EduPeople by Strictly Education

Who Needs a DBS Check?

Who Needs a DBS Check?

14/08/2019

Definition of 'Regulated Activity'

The criteria for determining whether an individual should have an enhanced DBS check undertaken on them is set out in the Safeguarding and Vulnerable Groups Act (SVGA) 2006 as amended by the Protection of Freedoms Act 2012. The SVGA created the definition of regulated activity (i.e. work that a barred person must not do) in relation to children.

The current definition of regulated activity, as amended by the Protection of Freedoms Act (PoFA) covers the following:

(i) unsupervised activities: teaching, training, instructing, caring for or supervising children, or providing advice/ guidance on well-being, or driving a vehicle only for children;

(ii) work for a limited range of establishments (‘specified places’) e.g. schools, children’s homes, childcare premises, with the opportunity for contact with children, but not including work by supervised volunteers;

(iii) relevant personal care, e.g. washing or dressing; or health care by or supervised by a professional. 

Work under (i) or (ii) above is regulated activity only if done regularly whereas work under (iii) (i.e. relevant personal care) is regulated activity even if only done once.

 

Definition of 'Regular'

Under the HM Government note on the scope of regulated activity 'regularly' is defined as:

  • once or more a week; or
  • on more than 3 occasions in a 30 day period; or
  • between 2am and 6am and it gives the person the opportunity to have face to face contact with children.

 

Employees / Unsupervised Volunteers in Schools

Consequently anyone who is an employee of a school (including unsupervised volunteers) must have an enhanced DBS check undertaken on them. Supervised volunteers do not require a DBS check although under the provisions of the SVGA one may still be undertaken but without a check against the Children’s Barred List.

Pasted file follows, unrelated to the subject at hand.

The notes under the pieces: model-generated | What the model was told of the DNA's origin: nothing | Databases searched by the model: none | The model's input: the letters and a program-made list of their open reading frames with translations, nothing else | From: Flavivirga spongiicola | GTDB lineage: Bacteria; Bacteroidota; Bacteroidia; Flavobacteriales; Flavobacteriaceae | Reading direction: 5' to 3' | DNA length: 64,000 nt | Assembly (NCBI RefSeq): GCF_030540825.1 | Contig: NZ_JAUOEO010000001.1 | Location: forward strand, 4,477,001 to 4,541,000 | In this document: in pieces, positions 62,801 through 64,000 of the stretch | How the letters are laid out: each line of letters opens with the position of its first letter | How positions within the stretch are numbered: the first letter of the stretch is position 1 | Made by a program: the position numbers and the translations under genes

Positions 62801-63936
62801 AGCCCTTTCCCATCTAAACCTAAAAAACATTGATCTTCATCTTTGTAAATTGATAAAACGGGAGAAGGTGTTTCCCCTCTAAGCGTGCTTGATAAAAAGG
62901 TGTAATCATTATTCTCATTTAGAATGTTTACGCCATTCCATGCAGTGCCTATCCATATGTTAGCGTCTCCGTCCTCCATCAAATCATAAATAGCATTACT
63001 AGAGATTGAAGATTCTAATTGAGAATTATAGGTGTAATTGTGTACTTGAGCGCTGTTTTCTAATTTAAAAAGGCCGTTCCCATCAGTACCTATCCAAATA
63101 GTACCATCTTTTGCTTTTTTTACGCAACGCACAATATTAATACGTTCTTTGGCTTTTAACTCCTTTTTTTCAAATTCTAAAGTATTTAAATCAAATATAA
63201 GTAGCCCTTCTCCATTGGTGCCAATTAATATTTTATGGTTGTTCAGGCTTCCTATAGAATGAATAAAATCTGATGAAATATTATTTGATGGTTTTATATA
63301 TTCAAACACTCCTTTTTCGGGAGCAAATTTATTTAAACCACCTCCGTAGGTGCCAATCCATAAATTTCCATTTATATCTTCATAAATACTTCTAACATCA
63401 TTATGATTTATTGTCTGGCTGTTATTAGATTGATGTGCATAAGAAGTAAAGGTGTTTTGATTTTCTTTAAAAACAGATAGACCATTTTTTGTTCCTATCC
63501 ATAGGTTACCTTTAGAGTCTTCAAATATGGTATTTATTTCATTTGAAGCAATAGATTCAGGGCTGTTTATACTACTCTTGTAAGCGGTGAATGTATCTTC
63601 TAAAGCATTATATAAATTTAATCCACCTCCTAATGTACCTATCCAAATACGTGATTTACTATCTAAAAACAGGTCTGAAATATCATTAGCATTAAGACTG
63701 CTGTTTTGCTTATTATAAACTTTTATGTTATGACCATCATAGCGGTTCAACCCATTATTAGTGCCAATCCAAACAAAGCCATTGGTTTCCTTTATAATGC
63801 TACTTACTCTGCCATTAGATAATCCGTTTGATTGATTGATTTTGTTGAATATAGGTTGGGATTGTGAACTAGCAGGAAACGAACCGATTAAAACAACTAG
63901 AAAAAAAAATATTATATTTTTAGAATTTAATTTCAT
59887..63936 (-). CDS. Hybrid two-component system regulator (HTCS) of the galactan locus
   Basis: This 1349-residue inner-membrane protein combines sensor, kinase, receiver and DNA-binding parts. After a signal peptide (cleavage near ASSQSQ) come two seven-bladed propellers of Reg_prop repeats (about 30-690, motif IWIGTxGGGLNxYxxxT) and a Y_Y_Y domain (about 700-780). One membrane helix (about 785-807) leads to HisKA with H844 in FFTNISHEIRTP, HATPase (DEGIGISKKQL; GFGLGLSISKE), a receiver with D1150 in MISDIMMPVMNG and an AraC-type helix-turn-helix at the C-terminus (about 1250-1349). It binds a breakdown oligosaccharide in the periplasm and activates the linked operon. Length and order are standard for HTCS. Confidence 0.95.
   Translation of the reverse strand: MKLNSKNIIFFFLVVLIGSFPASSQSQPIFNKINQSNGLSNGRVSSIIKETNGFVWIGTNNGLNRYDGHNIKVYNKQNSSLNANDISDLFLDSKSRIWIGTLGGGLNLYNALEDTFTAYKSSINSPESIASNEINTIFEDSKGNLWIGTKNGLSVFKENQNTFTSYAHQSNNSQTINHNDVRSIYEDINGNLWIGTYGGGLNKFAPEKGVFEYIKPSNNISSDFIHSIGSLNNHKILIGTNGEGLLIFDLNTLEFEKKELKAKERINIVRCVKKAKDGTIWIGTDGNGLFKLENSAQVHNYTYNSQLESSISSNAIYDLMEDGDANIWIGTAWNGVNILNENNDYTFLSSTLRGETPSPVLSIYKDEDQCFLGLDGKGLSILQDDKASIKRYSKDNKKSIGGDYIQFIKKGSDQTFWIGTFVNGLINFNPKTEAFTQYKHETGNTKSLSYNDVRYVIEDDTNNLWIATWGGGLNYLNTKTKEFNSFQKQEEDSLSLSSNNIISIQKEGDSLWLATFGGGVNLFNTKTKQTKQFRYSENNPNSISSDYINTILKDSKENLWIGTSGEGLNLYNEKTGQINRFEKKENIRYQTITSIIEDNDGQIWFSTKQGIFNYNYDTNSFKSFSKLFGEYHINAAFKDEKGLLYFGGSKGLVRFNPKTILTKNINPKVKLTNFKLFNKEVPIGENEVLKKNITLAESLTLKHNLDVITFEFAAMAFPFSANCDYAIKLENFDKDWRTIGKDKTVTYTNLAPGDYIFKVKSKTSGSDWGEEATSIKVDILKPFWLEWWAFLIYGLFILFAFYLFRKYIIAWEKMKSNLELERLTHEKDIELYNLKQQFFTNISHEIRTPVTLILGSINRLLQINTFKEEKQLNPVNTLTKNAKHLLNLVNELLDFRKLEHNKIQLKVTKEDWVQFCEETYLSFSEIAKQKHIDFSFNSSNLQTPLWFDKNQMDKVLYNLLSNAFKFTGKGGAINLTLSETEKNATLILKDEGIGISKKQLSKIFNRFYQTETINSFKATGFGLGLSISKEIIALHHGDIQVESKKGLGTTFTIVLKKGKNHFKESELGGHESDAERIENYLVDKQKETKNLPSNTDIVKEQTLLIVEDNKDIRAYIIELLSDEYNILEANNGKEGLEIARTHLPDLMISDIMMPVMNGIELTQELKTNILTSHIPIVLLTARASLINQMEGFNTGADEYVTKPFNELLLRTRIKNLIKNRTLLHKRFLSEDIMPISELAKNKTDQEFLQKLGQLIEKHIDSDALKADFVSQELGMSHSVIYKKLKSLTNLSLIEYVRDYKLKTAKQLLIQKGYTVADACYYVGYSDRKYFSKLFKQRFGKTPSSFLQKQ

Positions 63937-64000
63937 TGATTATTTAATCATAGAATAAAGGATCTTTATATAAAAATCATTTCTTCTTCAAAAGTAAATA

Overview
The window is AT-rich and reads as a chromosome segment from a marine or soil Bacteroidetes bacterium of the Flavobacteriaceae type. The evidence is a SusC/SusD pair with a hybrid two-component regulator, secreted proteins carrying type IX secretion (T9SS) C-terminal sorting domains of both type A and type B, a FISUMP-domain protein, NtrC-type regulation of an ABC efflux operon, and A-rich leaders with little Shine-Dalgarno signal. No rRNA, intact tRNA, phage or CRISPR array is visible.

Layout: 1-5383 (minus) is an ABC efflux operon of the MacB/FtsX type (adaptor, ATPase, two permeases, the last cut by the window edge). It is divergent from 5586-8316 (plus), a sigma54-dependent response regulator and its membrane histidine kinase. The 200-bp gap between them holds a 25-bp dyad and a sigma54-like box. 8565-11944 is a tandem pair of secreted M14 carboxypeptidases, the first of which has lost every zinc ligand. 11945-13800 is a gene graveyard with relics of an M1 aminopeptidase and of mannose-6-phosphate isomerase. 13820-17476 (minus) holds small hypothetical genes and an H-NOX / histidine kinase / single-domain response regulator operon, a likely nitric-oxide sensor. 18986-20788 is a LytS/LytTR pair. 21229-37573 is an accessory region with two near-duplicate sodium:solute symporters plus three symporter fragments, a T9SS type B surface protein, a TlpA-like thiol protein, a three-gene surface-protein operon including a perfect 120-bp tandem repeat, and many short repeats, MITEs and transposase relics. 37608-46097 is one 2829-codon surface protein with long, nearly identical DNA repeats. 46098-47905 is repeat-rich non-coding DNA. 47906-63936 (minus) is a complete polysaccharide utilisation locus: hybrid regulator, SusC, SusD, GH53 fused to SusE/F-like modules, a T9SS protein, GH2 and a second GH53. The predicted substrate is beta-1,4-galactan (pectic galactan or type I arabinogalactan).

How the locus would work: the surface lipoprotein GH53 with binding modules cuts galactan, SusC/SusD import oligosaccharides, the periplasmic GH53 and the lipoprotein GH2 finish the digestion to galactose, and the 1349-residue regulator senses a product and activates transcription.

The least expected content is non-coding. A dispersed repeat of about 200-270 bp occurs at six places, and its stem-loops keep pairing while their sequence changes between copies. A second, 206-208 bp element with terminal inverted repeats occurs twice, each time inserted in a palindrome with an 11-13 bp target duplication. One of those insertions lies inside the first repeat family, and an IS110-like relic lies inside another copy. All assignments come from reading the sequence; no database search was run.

Other Individuals (e.g. Governors, Contractors, Visitors)

For the position in relation to undertaking DBS checks on other categories of individual, e.g. governors please see Checks on Non-Employees.

Does a DBS check expire?

In some sectors, it is regulatory requirement to renew a DBS check after 6 months or 3 years.  However, this requirement does not apply in the education sector and a when a school undertakes a DBS check for an individual it has no official expiry date. The information included in the check will be accurate at the time that it was carried out, and it is at the discretion of each employer to decide when a new DBS check is needed. The statutory guidance document Keeping Children Safe in Education states where an individual is involved in regulated activity and has not had a break of more than three months there is no legal requirement to obtain a new DBS and also details the limited circumstances where schools and colleges will need to carry out new checks on existing staff, these are when:

  • an individual working at the school or college moves from a post that was not regulated activity with children into work which is considered to be regulated activity with children
  • there has been a break in service of 12 weeks or more; or
  • there are concerns about an individual’s suitability to work with children

As Ofsted restart their inspection regime we regularly seeing headlines made where schools that have not been inspected for a number of years have been rated significantly less favourably in their most recent inspection. In some recently produced reports OFSTED has commented unfavourably where schools have chosen not to update DBS checks against the advice of their local authority. Maintained schools should seek guidance from their local authority and should have regard to any best practice guidance issued to them from their local authority around follow up DBS checks.